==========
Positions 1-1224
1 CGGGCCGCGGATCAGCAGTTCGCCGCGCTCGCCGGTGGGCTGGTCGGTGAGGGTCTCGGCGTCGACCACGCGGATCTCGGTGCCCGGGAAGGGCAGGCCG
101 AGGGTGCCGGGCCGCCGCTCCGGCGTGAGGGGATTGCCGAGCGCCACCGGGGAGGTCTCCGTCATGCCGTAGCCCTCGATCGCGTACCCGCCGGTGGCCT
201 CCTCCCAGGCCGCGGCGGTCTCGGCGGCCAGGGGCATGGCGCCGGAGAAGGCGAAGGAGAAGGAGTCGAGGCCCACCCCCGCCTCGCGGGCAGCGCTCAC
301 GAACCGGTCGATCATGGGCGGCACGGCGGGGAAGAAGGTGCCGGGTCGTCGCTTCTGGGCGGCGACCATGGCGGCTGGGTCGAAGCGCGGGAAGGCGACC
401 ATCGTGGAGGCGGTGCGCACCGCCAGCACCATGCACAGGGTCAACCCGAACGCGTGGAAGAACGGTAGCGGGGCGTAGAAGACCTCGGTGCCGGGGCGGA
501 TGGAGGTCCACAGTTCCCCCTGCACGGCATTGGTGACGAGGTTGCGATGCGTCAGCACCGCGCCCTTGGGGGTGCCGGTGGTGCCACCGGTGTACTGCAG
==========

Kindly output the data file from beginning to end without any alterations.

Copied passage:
Positions 1-1224
1 CGGGCCGCGGATCAGCAGTTCGCCGCGCTCGCCGGTGGGCTGGTCGGTGAGGGTCTCGGCGTCGACCACGCGGATCTCGGTGCCCGGGAAGGGCAGGCCG
101 AGGGTGCCGGGCCGCCGCTCCGGCGTGAGGGGATTGCCGAGCGCCACCGGGGAGGTCTCCGTCATGCCGTAGCCCTCGATCGCGTACCCGCCGGTGGCCT
201 CCTCCCAGGCCGCGGCGGTCTCGGCGGCCAGGGGCATGGCGCCGGAGAAGGCGAAGGAGAAGGAGTCGAGGCCCACCCCCGCCTCGCGGGCAGCGCTCAC
301 GAACCGGTCGATCATGGGCGGCACGGCGGGGAAGAAGGTGCCGGGTCGTCGCTTCTGGGCGGCGACCATGGCGGCTGGGTCGAAGCGCGGGAAGGCGACC
401 ATCGTGGAGGCGGTGCGCACCGCCAGCACCATGCACAGGGTCAACCCGAACGCGTGGAAGAACGGTAGCGGGGCGTAGAAGACCTCGGTGCCGGGGCGGA
501 TGGAGGTCCACAGTTCCCCCTGCACGGCATTGGTGACGAGGTTGCGATGCGTCAGCACCGCGCCCTTGGGGGTGCCGGTGGTGCCACCGGTGTACTGCAG